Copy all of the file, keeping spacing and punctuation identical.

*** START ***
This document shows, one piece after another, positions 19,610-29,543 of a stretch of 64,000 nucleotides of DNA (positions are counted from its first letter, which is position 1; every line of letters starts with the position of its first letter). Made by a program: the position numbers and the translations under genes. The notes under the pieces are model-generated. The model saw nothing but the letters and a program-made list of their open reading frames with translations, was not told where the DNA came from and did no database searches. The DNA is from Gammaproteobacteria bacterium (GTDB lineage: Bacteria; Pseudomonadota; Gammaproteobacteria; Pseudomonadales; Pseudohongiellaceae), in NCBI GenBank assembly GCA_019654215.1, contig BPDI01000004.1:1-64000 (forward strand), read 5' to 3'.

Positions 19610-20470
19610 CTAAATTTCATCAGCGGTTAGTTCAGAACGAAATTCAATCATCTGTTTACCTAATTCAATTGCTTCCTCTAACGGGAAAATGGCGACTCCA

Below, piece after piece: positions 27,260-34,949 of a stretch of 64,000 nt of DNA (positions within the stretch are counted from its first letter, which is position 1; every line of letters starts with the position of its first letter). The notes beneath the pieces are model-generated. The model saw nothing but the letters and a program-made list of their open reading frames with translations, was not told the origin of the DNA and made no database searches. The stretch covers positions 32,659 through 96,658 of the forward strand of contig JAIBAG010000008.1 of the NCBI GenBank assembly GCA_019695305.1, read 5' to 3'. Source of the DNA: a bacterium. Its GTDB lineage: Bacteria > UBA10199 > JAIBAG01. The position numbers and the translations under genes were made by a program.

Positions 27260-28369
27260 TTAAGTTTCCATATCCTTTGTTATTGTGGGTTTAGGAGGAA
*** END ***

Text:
This document shows, one piece after another, positions 19,610-29,543 of a stretch of 64,000 nucleotides of DNA (positions are counted from its first letter, which is position 1; every line of letters starts with the position of its first letter). Made by a program: the position numbers and the translations under genes. The notes under the pieces are model-generated. The model saw nothing but the letters and a program-made list of their open reading frames with translations, was not told where the DNA came from and did no database searches. The DNA is from Gammaproteobacteria bacterium (GTDB lineage: Bacteria; Pseudomonadota; Gammaproteobacteria; Pseudomonadales; Pseudohongiellaceae), in NCBI GenBank assembly GCA_019654215.1, contig BPDI01000004.1:1-64000 (forward strand), read 5' to 3'.

Positions 19610-20470
19610 CTAAATTTCATCAGCGGTTAGTTCAGAACGAAATTCAATCATCTGTTTACCTAATTCAATTGCTTCCTCTAACGGGAAAATGGCGACTCCA

Below, piece after piece: positions 27,260-34,949 of a stretch of 64,000 nt of DNA (positions within the stretch are counted from its first letter, which is position 1; every line of letters starts with the position of its first letter). The notes beneath the pieces are model-generated. The model saw nothing but the letters and a program-made list of their open reading frames with translations, was not told the origin of the DNA and made no database searches. The stretch covers positions 32,659 through 96,658 of the forward strand of contig JAIBAG010000008.1 of the NCBI GenBank assembly GCA_019695305.1, read 5' to 3'. Source of the DNA: a bacterium. Its GTDB lineage: Bacteria > UBA10199 > JAIBAG01. The position numbers and the translations under genes were made by a program.

Positions 27260-28369
27260 TTAAGTTTCCATATCCTTTGTTATTGTGGGTTTAGGAGGAA